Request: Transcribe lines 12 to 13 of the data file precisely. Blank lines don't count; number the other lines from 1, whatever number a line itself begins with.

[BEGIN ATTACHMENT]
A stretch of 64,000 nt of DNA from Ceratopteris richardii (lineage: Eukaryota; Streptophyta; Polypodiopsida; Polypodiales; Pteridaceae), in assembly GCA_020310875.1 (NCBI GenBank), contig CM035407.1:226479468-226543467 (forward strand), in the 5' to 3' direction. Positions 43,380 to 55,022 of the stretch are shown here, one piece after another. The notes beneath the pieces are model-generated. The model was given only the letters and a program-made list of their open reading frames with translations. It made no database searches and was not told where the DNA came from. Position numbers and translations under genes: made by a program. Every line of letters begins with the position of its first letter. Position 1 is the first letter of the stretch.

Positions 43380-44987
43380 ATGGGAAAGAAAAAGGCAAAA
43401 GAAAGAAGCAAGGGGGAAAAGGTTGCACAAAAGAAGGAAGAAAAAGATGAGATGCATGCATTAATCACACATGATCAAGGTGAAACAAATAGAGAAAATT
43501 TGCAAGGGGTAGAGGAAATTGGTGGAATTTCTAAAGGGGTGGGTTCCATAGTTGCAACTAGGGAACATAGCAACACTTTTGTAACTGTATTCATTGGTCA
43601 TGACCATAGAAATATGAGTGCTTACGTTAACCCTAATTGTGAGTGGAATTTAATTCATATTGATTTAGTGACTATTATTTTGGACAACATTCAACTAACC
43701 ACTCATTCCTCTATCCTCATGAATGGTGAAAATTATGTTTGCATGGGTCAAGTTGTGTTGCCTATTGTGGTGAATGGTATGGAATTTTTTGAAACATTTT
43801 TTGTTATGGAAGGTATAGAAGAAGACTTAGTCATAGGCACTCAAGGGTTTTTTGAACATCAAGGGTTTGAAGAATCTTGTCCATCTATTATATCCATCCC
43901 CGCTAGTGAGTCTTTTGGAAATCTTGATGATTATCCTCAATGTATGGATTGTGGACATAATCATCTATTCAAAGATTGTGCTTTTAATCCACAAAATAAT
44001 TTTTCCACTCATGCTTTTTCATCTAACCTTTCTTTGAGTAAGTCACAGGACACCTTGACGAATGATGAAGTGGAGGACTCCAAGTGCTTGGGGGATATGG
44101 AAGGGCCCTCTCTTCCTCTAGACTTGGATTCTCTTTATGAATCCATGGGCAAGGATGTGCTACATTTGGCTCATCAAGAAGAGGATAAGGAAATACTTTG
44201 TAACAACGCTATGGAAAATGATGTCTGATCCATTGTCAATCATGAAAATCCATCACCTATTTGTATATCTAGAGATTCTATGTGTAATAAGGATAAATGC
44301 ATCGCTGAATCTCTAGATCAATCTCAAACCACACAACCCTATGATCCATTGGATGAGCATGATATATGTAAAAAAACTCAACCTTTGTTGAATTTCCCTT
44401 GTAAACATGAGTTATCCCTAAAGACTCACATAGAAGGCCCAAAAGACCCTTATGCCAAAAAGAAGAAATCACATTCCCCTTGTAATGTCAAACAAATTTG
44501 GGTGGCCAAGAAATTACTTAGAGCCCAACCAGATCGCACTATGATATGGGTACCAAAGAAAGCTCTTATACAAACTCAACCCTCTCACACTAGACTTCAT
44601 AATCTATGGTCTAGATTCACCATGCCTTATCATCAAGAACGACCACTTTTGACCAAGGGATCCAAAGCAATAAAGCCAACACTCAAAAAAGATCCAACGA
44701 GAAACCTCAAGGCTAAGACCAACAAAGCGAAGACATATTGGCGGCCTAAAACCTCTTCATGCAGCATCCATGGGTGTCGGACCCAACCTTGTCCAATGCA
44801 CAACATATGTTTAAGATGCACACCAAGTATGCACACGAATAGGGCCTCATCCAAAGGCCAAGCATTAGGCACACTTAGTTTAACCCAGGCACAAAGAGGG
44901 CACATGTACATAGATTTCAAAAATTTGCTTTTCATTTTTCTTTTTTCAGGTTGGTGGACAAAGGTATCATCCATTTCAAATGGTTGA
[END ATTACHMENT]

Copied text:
44201 TAACAACGCTATGGAAAATGATGTCTGATCCATTGTCAATCATGAAAATCCATCACCTATTTGTATATCTAGAGATTCTATGTGTAATAAGGATAAATGC
44301 ATCGCTGAATCTCTAGATCAATCTCAAACCACACAACCCTATGATCCATTGGATGAGCATGATATATGTAAAAAAACTCAACCTTTGTTGAATTTCCCTT